Training for an IM that may not happen...
Time to just talk training. Not that training is all I think about, in fact, that is the issue. Who is thinking about racing with all that is happening in our world? I am sure many hungry younger athletes ARE extremely frustrated over the lack of races, but as a supposedly mature woman over 60, I should be so OVER racing. And I pretty much am. Although I am training and REALLY enjoying getting fit again after last summer’s life on crutches, prepping for an IM this summer is SO weird. There are no triathlons; no real reason to work out in the way that builds race speed. To just jump in Lake Menona and start swimming hard for a couple of miles, then bike harder for 112 miles and finish it out with 26 miles of running, seems a bit harsh after a summer of mushy workouts.
The facts for my triathlon summer of 2020:
Due to my bike crash early last May, Ironman Wisconsin rolled my race over ‘one’ year, to 2020. As of now, Ironman Wisconsin has not cancelled… yet. My few friends who have registered for this year’s race are holding bets as to when the event might (will?) be called off. I am thinkin’, four days before the event?
I hired an IM coach for accountability, especially when I cannot race into shape. I push myself at work so it’s fun clicking on Training Peaks each week anticipating the workouts someone else planned for me. I had big goals last year to incorporate the training technology we (Gear West) sells, into my workouts, but I still have not coordinated my power meter, with my heart rate monitor, with my Garmin. Just remembering to charge my Garmin, and to turn it off when I stop is a ‘win’. My brain asks, “Why change now? What’s the point? You’re too old! Just go hard when you can!” So, I tally my workouts as “hard, medium or easy” like I have done for the past 37 years of racing and I keep pushing forward.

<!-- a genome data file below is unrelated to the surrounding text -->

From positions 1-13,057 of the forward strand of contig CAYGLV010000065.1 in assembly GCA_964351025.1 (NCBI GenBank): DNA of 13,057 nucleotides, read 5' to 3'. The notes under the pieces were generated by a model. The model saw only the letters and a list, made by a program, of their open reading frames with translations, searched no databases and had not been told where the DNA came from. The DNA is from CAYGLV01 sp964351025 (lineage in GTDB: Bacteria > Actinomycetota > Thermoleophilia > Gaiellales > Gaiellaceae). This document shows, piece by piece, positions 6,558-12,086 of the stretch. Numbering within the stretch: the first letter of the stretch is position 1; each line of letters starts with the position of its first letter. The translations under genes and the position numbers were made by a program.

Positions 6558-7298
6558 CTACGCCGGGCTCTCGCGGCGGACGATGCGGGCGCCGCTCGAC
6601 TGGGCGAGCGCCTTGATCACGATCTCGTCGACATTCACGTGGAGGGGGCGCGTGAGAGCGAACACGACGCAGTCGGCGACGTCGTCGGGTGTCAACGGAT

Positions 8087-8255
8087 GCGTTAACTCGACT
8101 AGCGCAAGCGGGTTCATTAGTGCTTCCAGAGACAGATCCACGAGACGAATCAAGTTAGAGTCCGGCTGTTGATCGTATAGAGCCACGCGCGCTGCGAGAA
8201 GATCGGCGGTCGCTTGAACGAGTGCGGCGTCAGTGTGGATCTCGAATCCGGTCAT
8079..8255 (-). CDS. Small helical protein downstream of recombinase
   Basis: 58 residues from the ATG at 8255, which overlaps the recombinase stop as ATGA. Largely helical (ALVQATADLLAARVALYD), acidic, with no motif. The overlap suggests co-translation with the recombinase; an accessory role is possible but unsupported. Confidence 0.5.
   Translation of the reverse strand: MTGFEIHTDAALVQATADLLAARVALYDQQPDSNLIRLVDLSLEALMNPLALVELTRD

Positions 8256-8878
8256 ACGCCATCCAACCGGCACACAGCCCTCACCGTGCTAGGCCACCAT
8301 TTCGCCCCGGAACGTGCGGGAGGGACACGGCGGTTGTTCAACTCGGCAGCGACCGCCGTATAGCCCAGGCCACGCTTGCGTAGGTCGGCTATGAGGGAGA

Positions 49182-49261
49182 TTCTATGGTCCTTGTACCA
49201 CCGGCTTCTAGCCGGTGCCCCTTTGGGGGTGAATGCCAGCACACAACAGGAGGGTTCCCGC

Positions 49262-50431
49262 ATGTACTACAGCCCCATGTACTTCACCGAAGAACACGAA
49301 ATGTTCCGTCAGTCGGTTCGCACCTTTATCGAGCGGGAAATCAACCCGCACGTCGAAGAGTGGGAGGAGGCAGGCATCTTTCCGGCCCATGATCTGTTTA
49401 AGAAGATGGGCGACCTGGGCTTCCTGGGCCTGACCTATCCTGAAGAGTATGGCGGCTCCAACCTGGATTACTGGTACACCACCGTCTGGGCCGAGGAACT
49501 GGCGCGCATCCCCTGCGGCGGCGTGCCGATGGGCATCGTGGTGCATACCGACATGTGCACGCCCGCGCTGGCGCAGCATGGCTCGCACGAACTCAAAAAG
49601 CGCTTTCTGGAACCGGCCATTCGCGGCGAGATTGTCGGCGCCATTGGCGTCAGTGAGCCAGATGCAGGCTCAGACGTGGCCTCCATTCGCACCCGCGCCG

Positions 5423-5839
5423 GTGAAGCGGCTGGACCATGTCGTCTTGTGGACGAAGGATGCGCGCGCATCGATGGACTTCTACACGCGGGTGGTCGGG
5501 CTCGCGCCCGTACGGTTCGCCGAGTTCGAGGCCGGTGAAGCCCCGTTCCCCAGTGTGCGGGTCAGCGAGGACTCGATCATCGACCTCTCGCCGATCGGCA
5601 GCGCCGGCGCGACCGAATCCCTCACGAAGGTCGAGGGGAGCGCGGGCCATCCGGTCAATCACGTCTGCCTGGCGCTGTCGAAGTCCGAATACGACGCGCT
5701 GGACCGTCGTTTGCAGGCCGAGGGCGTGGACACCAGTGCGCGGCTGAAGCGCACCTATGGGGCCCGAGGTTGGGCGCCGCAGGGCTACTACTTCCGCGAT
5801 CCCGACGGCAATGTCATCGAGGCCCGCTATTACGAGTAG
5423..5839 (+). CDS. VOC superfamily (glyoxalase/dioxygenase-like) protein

I am thankful for the xc skiing which rehabbed my hip, knee, and ankle into shape (with a much help from a few great physical therapists and chiropractors). I directly experienced the slow and necessary step by step process of rebuilding strength and flexibility back into my patellar tendon and glute of which had not born weight for three months. XC skiing was gentle on my joints yet demanded specific strength from each leg. The upshot is I can run again, and I am so grateful. I am slower with a year off running and a year into my 60’s. Not quite sure which stole the minute or two per mile. Biking challenges me more. The circular pedal stroke tightens the fascia below knee where the screws are in place and it hurts! Am slowly working thru that. Swimming (in lakes) restores mobility and transports me to that ‘up north’ feeling, despite those dang weeds.
August IM tri training might offer another story. This is the month where the distance builds and I must give up most of my free time to train if I want to race my best. Meanwhile my surf ski beckons, the boundary water loons are calling, and I am yearning for an adventure that offers more excitement than slogging thru 100 mile training rides. I also have a pile of books to read. So, we will see what happens next in this summer of cancelled tri’s. Lack of races allows me to focus more intently on the Gear West weekend business and I get jazzed meeting the myriad of bike enthusiast customers who are enjoying their bikes and coming into Gear West for support. Mechanically or otherwise.
When I still feel that the gains from hard work are worth the effort, I know I am not ready for retirement, in sport or business. I love feeling strong and fit from IM training. I am also appreciative of overseeing a thriving business in this time of Covid. Striving for success in both, challenge and energizes
me. Much is an unknown these days, but we can either embrace and step into the headwind with purpose or we can be blown back into a couch and wait for others. I want to make the most of this life, and my recommendation to all that feel the same way, is to prioritize working out. It seems a bit selfish and I am sure others will tell you so, but gosh, the energy that stems from feeling as fit as your age will allow, will make you a much happier person.